Sharing a Moment

I’m sitting in a quiet house – the ticking of the clock on the book shelf and the hum of the furnace are my companions.

The sun is just beginning to rise, painting the sky outside my window.

The kids are still sleeping and I’ve just kissed my husband and sent him off to work.

This wasn’t always the case. For years he worked from home and our days would begin slowly – and a little later.

I am not a morning person so it was an adjustment when he first started the new job. For awhile he told me to just sleep in – he could grab some breakfast for himself.

So I did. I had his lunch packed and sitting in the fridge ready for him. He made himself breakfast and was on the road long before I was ready to start my day.

It was fine for a little while – but I gradually realized that I was missing something. It really didn’t feel right to start my day without my man.

So one morning, while he was in the shower, I got up and fixed him a nice breakfast. He looked confused at first as he walked into the well-lit kitchen and then broke into a huge smile when he saw the spread on the table!

I sat with him while he ate and he held my hand. I could see in his eyes that my small sacrifice made him feel cherished and loved.

I had discovered his love language.

It’s now become our routine. For the last 2 years I’ve had breakfast waiting when he comes down at 6:15. It might just be cereal and juice, but he doesn’t mind. Actually, he doesn’t demand or ask for anything, he just appreciates it.

We sit together for a few minutes in the quiet of the early morning and discuss the little things that couples talk about- the daily things of life.

What are your plans for the day? Can you stop and get milk on the way home? Could you mail the letter on my desk? Do you have any jobs for the boys to do?

Then I kiss him good-bye and send him off knowing that he is loved.

In an episode of The Walton’s, a young house guest comes down early in the morning and discovers John and Olivia Walton sitting at the table sharing coffee.

She describes it so well, “I knew it would be like this, the two of you sitting here together sharing a moment before you start your day.”

Yes, that’s just what we’re doing.

We’re sharing a moment, enjoying each other, reconnecting as we start our day.

We’re taking the time before the busyness of life interferes to appreciate each other.

Now that’s a moment worth sharing.

I‘ve linked this post up with Thought-Provoking Thursday at Some Girl’s Website and Wifey Wednesday at To Love honor and Vacuum.

Of Hair Cuts and Olivia Walton

I finally did it.

I cut my bangs.

Ever since Christmas I’ve been growing them out.

Why? I’m not sure.

I think it started when Dagmar had her hair cut and styled. As I sat there in the beauty parlor watching a professional turn my little girl’s pony tail into a young woman’s style – I started to feel a little dowdy. After all I’ve been wearing my hair the same way for years now.

Maybe it was the combination of country music and the intoxicating scent of hair product –  but I suddenly realized that I wanted a change. I would grow my bangs out and get a style.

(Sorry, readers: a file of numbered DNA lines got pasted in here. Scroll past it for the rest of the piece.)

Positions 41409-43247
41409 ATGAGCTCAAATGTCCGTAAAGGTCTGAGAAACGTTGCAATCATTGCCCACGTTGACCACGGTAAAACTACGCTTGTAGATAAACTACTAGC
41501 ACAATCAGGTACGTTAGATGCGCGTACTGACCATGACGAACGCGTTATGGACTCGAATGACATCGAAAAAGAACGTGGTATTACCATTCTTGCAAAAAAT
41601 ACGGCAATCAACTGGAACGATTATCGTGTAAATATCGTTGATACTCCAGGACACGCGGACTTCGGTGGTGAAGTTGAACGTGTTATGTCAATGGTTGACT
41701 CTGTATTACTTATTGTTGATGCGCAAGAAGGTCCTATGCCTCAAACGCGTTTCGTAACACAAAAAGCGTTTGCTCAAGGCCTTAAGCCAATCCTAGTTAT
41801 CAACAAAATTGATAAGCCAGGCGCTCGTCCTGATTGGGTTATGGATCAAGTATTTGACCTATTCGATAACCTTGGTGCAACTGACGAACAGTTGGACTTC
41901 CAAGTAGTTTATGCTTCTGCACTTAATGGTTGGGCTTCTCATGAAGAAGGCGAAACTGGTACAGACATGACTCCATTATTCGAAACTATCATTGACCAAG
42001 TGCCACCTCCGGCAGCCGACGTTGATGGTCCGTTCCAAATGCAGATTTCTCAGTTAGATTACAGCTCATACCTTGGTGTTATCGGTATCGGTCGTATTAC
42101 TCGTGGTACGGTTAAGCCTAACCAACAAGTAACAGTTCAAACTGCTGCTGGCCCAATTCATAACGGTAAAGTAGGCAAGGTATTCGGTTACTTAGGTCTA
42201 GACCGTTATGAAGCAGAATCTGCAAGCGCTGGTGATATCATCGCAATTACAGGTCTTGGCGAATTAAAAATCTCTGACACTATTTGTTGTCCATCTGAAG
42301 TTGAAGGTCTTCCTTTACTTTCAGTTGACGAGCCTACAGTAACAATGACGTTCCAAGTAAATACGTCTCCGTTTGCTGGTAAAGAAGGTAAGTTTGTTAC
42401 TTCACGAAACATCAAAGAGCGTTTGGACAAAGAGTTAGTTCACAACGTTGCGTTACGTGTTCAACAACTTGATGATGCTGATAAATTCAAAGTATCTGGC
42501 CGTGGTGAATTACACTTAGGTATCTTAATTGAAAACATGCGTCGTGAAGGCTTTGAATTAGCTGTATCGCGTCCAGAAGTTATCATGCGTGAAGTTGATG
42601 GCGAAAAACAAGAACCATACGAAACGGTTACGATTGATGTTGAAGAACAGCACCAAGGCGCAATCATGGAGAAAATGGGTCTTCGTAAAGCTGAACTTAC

The problem is that I have naturally curly hair. It doesn’t like change.  It does whatever it pleases on any given day. I’ve learned to subdue it by keeping it trimmed.

What was I thinking?

This life without trimming was fine at first – but slowly started to drive me crazy.

My subdued locks went wild with no restraint.

I actually bought <gulp> product to use. I gummed my bangs up with hair gel and sprayed them with hairspray – but as soon as I left the house the curls would bounce out every which way.


The family was supportive at first, although their eyebrows went up in amazement when the hair spray came out. Was their minimum maintenance momma actually using hair product?! What would be next? Heels?

When I would get discouraged the girls would say, “Just give it a little more time Mom”. Even my husband encouraged me to let it grow.

Until yesterday.

Yesterday was one of those incredibly awful bad hair days.

The humidity was high after two days of rain and no amount of hair product was going to subdue my errant curls.

I had corkscrews growing off my forehead in random patterns. I cringed every time I passed by a mirror.

I mentioned to my girls that I was ready to chop off those bangs – and in return I got wan little smiles that seemed to say, “Yes Mom – it’s time!”

This morning I casually mentioned to my husband that I thought it was time to cut my bangs. Even he agreed, saying, “Will you cut it yourself or go in to the salon?”

So I cut them.

It was such a relief.

I felt like myself again. It was comfortable. My curls and I were at peace.

I feel a little like Olivia Walton. In several episodes of the Walton’s she feels the need to make a change, to be or look different. Yet at the end of the hour-long show, no matter what she tried – soloist in the church choir or a new hairdo –  she realized that she rather liked things the way the were before.

She went searching for something that she already had.

Me too. It just took me four months.

But I found it – my very own style – the one that has worked for years.

It’s good to be back.